Eventually they will figure out how to create userids. This is really simple stuff even with their traffic. My greater concern is that the system is doomed to a future of perpetual chaos. The really tough parts of this system have probably not tested and this system is now in maintenance mode. A commenter on the Incidental Economist said that he/she did not receive the specs for the Medicaid portion until eight days before the go live date. Late specs imply that no testing was performed. By definition when a customer, the government in this case, starts using the system in production mode, the system has passed acceptance testing and it is time to move responsibility for updating the system to the maintenance staff. If you think this will be smooth transition there is an old saying that the only time the maintenance and development staff meet is in the bath room. Okay, so we have a poorly tested system that is going to be debugged in the production environment. This is a recipe for disaster. The insurance companies are rightfully concerned that each application they receive will have to manually checked to make sure that they got the right data. I expect their administrative costs to sky rocket and the insurance companies are probably lobbying to be granted an exemption from the 80/20 rule during the exchange start-up.

    Despite all of these problem I expect that the exchanges will work eventually for the uninsured and people with pre-existing conditions. They are more than willing to subject themselves to the unpleasant experience to get a better health insurance plan. I have a friend who will lower his health insurance costs because he has two insurance plans, one for him because he suffers from diabetes and another one for his family. Combing those two plans will probably save hime $500 per month. For the healthy it will be a bitter experience. When they finally login they will find that their plan has been replaced with a higher cost plan with unnecessary benefits and higher deductibles. Money they were trying save for retirement is now going to pay someone else’s health care subsidy. Is that what we are calling health care reform? Yeah, I am bitter!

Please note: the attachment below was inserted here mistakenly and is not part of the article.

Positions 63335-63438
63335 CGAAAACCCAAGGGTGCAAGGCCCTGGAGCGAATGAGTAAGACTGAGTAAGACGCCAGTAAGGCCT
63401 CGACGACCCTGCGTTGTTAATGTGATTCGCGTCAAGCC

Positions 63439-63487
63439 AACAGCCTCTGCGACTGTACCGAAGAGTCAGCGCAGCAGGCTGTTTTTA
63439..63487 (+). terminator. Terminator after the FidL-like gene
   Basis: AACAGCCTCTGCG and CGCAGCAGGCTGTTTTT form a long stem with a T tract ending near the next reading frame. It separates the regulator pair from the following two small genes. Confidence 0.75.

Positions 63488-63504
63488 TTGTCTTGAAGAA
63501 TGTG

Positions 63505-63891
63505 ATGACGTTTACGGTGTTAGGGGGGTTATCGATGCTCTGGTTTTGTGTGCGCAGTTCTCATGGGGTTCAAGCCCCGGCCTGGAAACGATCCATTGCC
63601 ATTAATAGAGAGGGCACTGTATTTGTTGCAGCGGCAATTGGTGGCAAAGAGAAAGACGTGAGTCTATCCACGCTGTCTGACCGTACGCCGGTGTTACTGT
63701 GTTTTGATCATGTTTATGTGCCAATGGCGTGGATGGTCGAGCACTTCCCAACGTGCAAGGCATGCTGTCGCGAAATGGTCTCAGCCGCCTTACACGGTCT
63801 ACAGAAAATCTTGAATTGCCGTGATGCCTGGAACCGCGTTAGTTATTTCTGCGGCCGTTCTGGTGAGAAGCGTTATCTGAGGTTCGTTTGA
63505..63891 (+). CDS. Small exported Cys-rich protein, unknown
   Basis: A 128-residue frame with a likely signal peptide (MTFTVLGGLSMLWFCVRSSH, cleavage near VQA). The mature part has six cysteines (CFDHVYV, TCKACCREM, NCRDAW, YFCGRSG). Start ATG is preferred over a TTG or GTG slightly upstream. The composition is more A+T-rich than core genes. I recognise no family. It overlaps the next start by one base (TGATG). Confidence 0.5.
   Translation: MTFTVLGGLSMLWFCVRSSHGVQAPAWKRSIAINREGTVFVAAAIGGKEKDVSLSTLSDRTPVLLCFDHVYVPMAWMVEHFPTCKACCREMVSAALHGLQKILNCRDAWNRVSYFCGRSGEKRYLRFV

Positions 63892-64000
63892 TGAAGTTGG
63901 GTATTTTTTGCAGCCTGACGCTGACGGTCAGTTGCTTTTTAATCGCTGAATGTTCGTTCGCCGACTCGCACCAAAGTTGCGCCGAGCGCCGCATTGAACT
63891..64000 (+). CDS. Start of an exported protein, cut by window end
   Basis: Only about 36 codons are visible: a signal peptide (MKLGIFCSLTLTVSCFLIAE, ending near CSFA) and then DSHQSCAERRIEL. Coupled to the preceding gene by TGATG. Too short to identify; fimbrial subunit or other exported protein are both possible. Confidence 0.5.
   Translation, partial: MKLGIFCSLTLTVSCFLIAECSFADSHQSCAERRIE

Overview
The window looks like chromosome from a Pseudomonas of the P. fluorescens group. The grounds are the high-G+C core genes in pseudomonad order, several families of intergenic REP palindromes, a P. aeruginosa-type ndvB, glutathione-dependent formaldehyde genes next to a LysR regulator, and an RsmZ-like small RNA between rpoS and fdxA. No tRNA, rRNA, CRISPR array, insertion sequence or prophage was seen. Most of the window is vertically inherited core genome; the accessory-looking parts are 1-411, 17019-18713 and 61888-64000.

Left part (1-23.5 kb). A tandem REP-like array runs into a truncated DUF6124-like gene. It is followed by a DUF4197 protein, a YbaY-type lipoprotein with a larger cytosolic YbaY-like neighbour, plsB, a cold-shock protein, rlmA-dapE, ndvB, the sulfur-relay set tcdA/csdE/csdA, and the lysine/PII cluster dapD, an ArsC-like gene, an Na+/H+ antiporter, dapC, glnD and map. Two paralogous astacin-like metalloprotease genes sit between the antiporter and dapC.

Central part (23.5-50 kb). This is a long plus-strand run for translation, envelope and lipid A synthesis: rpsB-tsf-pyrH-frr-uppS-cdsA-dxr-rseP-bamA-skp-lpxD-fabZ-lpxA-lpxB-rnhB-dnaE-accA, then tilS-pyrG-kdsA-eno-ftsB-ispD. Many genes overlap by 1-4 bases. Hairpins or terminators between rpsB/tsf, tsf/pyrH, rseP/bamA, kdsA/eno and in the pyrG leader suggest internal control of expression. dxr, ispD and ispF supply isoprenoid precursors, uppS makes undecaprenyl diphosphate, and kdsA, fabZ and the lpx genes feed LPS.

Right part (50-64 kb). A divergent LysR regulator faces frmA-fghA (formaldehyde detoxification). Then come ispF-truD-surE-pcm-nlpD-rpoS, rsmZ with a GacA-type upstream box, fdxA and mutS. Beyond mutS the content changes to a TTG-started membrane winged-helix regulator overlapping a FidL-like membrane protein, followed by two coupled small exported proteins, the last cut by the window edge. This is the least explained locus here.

Comment by Bill Huber — October 8, 2013 @ 9:16 pm

  2. I would hazard a guess that all of those companies could very accurately tell you at any time how many had bought their product. After all, that was the measure of success.

    Comment by Jim — October 9, 2013 @ 7:00 am

  3. Interesting that liberals are so quick to redirect everyone’s attention to the “technical” glitches from the actual bugs, i.e. health care is not affordable, super high deductibles that would make catastrophic plans blush, those with pre-existing illnesses penalized when it was explicitly said they would not be, etc…

    But then I suspect the “glitches” are deliberate as liberals already knew that IF the healthcare.gov portal were to have been beta tested prior to roll out that everyone all at once would have focused on the “bugs” of ObamaCare not delivering what was promised. Think about it, the very company that designed the Canadian system had a working template from Canada and has these kind of problems???? This is just like the fight over defunding ObamaCare over shadowing the real issue of rampant out of control spending that can no longer be sustained, THAT is the real reason for the CR and Reid’s refusal to obey the law with voting on the the 12 or 13 appropriation bills to fund the government. Reid and Obama don’t want the details to be discussed, they need that glossed over via a document dump in this case a $4 trillion budget all at once.

    Comment by dscott — October 9, 2013 @ 3:34 pm